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Adult nutrition

Please note OSCEstop content is for educational purposes only and not intended to inform clinical practice. OSCEstop and authors take no responsibility for errors or the use of any information displayed. 

Background knowledge

Normal requirements for hospital patients

Dependent on patient weight:      

  • Energy: 25-35kcal/kg/day
  • Protein: 0.8-1g/kg/day
  • Fluid: 30-35ml/kg/day

e.g. for an average 70kg patient over 24 hours: energy 1750-2450kcal, protein 56-70g, fluid 2.1-2.45L 

Assessing nutritional status

  • Malnutrition Universal Screening Tool (MUST) score: 0 = low risk; 1 = medium risk (observe); 2 or more = high risk (treat). Scoring takes into account BMI, unplanned weight loss, and whether patient is acutely ill and has had/will have no nutritional intake for >5 days (Elia et al. 2003)
  • BMI
  • History
  • Nutritional status exam
  • Bloods: haemoglobin, electrolytes (including Mg2+, PO43-, Ca2+), LFTs (including albumin), haematinics (B12, folate, ferritin)


  • Meals should ideally contain 650-850kcal 
  • A food guide should be used to calculate energy and protein intake

Oral supplements

Nutritional drinks

Quantity required is determined by calculating the difference between the patient’s daily calorie requirement and their intake. 

 Energy (kcal)Carbohydrate (g)Protein (g)Fat (g)
Fortisip Extra (200ml milkshake)320 362011
Fortisip Compact (125ml milkshake) β€“ similar contents in smaller volume300371212
Fortisip Multi Fibre (200ml milkshake) β€“ with  5g fibre to help bowel function300371212
Fortijuice (200ml juice) β€“ avoid in diabetes (contains sugar)3006780
NestlΓ© Resource Energy (200ml milkshake)300 421110
NestlΓ© Build Up soup (49g sachet)200 2776.9
Nutricia PreOp (200ml clear drink) β€“ 2 taken 2 hours pre-op for major elective operations1002500

Additional micronutrients to consider

  • Vitamin supplements
    • Sanatogen multivitamin tablets
    • Oral Vitamin B Compound Strong + thiamine 
    • Pabrinex (IV equivalent of oral Vitamin B Compound Strong + thiamine) – consider using IV for first 3 days before changing to oral if patient has anorexia nervosa, chronic alcoholism or very high refeeding risk
  • Electrolyte supplements (replace if low)
    • Potassium 
    • Phosphate
    • Magnesium 

Enteric feeds

Enteric feeds may be required when oral intake is likely to be absent for >5-7 days and gut is functioning. 

Administration methods

  • Fine-bore nasogastric (NG) tube – for short-term use
  • Nasojejunal (NJ) tube – if problems with gastric reflux or delayed gastric emptying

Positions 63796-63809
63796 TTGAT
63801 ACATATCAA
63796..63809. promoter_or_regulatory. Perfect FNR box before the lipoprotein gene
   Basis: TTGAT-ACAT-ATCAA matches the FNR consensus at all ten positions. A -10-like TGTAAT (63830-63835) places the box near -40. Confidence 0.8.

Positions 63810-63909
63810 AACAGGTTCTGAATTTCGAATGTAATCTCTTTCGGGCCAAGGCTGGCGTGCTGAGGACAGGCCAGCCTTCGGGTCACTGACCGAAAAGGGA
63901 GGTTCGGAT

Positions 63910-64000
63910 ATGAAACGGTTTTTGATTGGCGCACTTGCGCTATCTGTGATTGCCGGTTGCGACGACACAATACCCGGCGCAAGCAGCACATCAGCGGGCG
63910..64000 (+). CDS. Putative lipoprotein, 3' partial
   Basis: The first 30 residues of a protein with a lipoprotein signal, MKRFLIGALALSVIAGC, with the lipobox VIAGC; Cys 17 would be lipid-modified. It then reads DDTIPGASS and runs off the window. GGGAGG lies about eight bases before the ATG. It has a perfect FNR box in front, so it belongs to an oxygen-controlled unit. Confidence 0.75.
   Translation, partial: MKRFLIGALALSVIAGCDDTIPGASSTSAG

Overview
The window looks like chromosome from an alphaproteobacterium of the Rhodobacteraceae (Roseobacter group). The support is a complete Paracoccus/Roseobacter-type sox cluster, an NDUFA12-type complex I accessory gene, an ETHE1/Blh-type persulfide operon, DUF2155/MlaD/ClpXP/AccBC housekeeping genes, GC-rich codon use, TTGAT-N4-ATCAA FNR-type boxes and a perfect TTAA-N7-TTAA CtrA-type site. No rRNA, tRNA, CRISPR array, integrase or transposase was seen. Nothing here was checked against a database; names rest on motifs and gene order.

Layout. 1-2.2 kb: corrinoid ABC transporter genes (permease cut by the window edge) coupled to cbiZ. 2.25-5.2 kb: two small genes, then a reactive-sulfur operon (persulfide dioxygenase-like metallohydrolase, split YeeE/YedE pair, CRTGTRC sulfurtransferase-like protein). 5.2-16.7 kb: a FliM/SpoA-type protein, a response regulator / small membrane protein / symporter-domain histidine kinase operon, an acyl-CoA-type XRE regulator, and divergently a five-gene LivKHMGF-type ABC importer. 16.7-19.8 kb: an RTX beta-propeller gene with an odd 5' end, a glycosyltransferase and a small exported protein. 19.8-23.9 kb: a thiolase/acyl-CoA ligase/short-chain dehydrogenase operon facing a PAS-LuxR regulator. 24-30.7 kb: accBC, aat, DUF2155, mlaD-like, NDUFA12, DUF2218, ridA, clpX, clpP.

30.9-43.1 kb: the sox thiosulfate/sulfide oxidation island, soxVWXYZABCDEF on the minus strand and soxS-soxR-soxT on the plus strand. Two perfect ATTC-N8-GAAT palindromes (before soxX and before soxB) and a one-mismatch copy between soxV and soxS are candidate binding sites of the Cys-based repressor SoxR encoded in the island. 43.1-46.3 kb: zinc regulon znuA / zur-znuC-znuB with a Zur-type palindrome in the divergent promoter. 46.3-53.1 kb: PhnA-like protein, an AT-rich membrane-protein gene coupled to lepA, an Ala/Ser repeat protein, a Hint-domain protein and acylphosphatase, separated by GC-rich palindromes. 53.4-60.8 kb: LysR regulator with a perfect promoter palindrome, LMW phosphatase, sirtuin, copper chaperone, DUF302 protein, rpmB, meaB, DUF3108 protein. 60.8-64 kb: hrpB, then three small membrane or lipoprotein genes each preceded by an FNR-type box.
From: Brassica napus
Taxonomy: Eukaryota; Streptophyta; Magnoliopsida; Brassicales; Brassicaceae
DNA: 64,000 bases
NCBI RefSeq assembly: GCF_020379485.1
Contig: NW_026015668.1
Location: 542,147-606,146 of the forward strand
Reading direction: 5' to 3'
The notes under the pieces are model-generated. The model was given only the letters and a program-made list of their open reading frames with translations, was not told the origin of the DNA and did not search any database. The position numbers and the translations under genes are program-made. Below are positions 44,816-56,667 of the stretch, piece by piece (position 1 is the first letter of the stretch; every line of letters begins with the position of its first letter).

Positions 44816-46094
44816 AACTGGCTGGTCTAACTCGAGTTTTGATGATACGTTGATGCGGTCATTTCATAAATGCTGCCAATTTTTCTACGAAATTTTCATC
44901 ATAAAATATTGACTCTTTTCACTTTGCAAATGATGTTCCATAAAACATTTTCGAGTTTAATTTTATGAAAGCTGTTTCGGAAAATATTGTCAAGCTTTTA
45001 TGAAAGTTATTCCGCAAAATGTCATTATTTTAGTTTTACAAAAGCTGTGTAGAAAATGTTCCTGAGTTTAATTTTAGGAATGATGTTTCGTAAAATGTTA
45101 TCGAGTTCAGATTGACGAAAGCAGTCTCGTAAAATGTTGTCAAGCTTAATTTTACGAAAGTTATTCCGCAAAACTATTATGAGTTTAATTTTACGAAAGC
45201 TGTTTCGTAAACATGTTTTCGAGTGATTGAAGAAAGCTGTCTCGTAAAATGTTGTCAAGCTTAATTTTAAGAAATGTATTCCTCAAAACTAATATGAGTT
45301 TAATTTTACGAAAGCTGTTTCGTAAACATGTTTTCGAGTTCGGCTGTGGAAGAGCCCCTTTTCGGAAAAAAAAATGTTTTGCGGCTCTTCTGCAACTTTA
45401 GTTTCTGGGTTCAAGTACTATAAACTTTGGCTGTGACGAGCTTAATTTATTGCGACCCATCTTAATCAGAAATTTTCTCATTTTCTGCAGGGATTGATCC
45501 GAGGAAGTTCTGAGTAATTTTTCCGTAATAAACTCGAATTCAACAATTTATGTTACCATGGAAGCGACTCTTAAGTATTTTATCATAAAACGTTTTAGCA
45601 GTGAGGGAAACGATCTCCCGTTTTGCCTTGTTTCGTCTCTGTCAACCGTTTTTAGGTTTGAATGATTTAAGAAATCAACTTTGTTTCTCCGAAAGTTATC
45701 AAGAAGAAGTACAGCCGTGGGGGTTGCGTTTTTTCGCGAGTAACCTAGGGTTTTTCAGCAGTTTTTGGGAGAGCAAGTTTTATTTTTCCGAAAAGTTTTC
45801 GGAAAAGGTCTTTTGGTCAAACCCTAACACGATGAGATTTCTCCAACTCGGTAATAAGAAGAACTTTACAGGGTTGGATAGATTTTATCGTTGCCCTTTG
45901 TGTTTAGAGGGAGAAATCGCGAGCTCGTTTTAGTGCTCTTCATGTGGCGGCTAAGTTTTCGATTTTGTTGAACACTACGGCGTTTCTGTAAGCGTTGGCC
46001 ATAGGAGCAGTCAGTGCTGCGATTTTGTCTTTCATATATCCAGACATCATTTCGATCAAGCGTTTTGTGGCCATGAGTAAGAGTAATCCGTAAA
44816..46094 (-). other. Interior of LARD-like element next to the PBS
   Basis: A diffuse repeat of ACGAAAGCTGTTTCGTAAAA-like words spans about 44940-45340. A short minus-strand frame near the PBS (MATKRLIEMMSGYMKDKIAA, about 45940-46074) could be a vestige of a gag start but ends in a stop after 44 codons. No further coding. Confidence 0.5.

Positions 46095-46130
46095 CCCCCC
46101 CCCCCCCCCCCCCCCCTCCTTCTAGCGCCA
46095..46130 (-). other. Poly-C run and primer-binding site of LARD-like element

• Percutaneous gastrostomy/jejunostomy tube – for longer-term feeding, i.e. >4-6 weeks, or if there is a mechanical swallowing obstruction


Percutaneous gastrostomy/jejunostomy tube may be inserted:

  • Endoscopically: percutaneous endoscopic gastrostomy/ jejunostomy (PEG/J) – most
  • Radiologically: radiologically inserted gastrostomy (RIG) – if patient cannot swallow
  • Surgically – if having other surgery, tube may be placed at the same time

Matching requirements

  • Most feeds contain 1kcal/ml and are nutritionally complete (hence, 25-35ml/kg/day will usually match standard requirements)
    • In patients at risk of refeeding syndrome, start much slower – see below
    • In seriously ill/injured people, start at 50% of estimated requirements and build up over 24-48 hours
  • Reduce feed if they are also eating (deduct their oral intake of calories)
  • Exact feed choice is influenced by nutritional requirements, absorption/motility abnormalities, diarrhoeal loss, and presence of liver/renal impairment

Types of feed

  • Polymeric feeds (polypeptides), e.g. Nutrison, Nutrison Multifibre – most commonly used
  • Pre-digested feeds (small peptides) – better absorbed, for maldigestive patients, patients with short gut or pancreatic insufficiency
  • Disease-specific and pharmaco-nutrient feeds – for patients with liver/renal impairment

Administration options

  • Boluses (e.g. 200-400ml over 15-60 minutes at regular intervals) – more physiological but can causeΒ dumping syndrome
  • Intermittent infusion (breaks of 6 or more hours depending on requirements) – most commonly used
  • Continuous infusion – used for very ill patients

Giving drugs via enteric tubes

  • Use solutions where possible
  • Some tablets can be crushed and some capsules can be opened (check with pharmacist)
  • Tablets which cannot be crushed: modified release tablets, enteric coated tablets

Parenteral nutrition

Parenteral nutrition may be required in intestinal failure (acute or chronic) and is given via central venous line.

  • Parenteral nutrition (PN) – if also feeding patient by other methods
  • Total parenteral nutrition (TPN) – only IV feeding

Reference: NICE β€˜CG32 Nutrition support for adults: oral nutrition support, enteral tube feeding and parenteral nutrition’ 2017

Test your knowledge on refeeding syndrome

What is refeeding syndrome?

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What are the risk factors?

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How would you manage a malnourished patient at risk of refeeding syndrome?

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How would you manage a patient with established refeeding syndrome?

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